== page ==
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Factor Market Failures and the Adoption of Irrigation in Rwanda (English)

This paper examines constraints to adoption of new technologies in the context of hillside irrigation schemes in Rwanda. It leverages a plot-level spatial regression discontinuity design to produce 3 key results. First, irrigation enables dry season horticultural production, which boosts on-farm cash profits by 53–71 percent. Second, adoption is constrained: access to irrigation causes farmers to substitute labor and inputs away from their other plots. Eliminating this substitution would increase adoption by at least 30 percent. Third, this substitution is largest for smaller households and wealthier households. This result can be explained by labor market failures in a standard agricultural household model.


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    Jones,Maria Ruth, Kondylis,Florence, Loeser,John Ashton, Magruder,Jeremy

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    Policy Research Working Paper

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    Factor Market Failures and the Adoption of Irrigation in Rwanda

  • Keywords

    irrigation; access to irrigation; Development Impact Evaluation; marginal product of labor; complete primary school; operation and maintenance cost; access to irrigation water; sample plot; labor market failure; dry season; impact of irrigation; water user group; follow up survey; labor market friction; operations and maintenance; use of irrigation; flow of water; cost of construction; source water; household labor supply; term of ownership; allocation of labor; allocation of land; body of water; randomized controlled trials; insurance market failure; access to water; dry season use; agricultural household model; propensity score matching; surface water irrigation; canal irrigation systems; construction and rehabilitation; volume of water; rainy season; shadow wage; input use; agricultural production; market wage; standard error; horticultural production; fixed effect; irrigation scheme; land market; technology adoption; factor market; household head; sampling strategy; agricultural season; household characteristic; regression coefficient; standard deviation; input substitution; farmer; agricultural productivity; water source; labor expenditures; commercial crop; summary statistic; natural experiment; primary completion; production decision; alternative specification; household survey; commercial farmer; cultivable land; irrigation site; water pressure; household size; export crop; horizontal axis; binding constraint; primarily use; substitution effect; low pressure; profit maximization; rural area; rural market; facilitating trade; accessible water; collected data; primary data; panel data; input data; baseline survey; productivity shock; inefficient technology; dry year; experimental treatment; measurement error; spatial sampling; main canals; local market; financial constraint; sample period; production function; significant challenge; production inefficiency; basis risk; information constraint; household sample; previous work; level analysis; irrigation works; agronomic characteristic; soil characteristic; rental price; agricultural land; forest plot; new investment; plot boundary; diminishing return; farmer households; research assistance; inefficient allocation; empirical work; productivity gap; water-intensive crop; complementary input; market access; spatial regression; crop choice; confidence interval; asset index; housing expenditure; new technology; open access; development policy; study period; labor use; irrigation construction; statistical significance; Research Support; classification code; functional form; research funding; land title; consumer price; producer price; price risk; routine maintenance; property right; groundwater irrigation; River basin; Exchange Rates; improved seed; market price; shadow price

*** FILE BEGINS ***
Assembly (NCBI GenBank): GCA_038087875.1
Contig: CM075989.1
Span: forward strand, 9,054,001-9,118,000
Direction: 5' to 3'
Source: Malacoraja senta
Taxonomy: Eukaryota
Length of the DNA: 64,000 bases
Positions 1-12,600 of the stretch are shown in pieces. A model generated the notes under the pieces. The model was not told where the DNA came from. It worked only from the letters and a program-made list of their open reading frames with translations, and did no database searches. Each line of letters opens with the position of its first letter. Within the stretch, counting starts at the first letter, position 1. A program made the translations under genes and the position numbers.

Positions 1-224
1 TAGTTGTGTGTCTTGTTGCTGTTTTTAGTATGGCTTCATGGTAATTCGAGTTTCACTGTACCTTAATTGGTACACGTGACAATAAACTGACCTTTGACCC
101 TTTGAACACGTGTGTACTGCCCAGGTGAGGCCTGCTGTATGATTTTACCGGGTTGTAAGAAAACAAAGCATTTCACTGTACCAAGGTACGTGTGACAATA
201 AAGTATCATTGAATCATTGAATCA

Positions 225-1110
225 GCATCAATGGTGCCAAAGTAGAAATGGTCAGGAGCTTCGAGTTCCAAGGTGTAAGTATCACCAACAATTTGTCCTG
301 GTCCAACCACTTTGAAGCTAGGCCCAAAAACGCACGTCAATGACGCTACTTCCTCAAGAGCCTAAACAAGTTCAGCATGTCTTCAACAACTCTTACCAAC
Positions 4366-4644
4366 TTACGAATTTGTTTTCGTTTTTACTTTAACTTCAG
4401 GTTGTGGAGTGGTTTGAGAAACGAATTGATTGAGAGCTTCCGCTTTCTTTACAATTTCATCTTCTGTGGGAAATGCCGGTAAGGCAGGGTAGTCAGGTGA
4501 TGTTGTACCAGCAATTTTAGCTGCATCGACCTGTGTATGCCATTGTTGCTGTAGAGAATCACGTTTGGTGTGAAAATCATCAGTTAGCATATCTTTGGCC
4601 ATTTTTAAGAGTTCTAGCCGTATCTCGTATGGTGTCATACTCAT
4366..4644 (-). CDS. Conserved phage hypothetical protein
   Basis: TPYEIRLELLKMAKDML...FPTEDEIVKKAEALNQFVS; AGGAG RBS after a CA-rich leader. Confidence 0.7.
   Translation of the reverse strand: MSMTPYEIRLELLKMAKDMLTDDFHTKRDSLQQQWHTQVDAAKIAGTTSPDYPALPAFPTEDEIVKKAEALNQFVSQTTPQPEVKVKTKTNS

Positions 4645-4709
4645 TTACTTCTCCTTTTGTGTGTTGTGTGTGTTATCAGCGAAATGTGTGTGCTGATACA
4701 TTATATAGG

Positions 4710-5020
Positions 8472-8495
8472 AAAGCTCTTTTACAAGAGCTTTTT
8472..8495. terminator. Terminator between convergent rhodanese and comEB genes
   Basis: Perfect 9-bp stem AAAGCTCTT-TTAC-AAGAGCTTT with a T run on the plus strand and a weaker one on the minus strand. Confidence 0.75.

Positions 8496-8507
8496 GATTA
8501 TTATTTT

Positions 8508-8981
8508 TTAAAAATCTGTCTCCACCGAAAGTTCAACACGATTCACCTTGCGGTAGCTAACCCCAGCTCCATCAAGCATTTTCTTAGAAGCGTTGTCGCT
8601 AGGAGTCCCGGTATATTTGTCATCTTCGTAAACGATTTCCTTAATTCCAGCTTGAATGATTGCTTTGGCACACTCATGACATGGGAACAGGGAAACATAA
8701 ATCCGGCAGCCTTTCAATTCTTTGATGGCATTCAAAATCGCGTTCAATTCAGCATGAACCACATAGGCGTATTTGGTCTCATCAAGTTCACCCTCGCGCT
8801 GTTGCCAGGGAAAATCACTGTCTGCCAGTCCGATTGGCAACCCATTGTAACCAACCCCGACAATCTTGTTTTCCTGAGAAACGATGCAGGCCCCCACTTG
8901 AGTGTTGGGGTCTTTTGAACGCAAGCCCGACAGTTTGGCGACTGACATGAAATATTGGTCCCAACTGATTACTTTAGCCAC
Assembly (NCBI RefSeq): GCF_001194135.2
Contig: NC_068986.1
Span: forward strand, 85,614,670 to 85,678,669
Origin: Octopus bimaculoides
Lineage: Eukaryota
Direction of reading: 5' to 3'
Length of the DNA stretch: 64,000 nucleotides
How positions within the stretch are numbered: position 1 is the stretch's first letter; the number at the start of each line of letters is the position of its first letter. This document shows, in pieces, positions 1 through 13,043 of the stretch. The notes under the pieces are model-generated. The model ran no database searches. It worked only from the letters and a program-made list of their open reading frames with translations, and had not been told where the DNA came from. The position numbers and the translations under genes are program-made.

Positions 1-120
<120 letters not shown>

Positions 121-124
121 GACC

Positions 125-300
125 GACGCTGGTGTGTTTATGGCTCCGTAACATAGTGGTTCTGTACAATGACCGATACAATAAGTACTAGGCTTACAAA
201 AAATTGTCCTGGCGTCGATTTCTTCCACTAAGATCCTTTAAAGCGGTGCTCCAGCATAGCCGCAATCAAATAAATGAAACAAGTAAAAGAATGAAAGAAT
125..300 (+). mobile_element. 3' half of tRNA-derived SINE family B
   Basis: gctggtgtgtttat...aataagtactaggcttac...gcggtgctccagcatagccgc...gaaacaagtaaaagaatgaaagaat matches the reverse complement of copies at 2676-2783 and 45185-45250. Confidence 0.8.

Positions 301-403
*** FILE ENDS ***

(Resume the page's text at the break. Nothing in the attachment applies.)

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Jones,Maria Ruth Kondylis,Florence Loeser,John Ashton Magruder,Jeremy

Factor Market Failures and the Adoption of Irrigation in Rwanda (English). Policy Research working paper,no. WPS 9092,Impact Evaluation series Washington, D.C. : World Bank Group.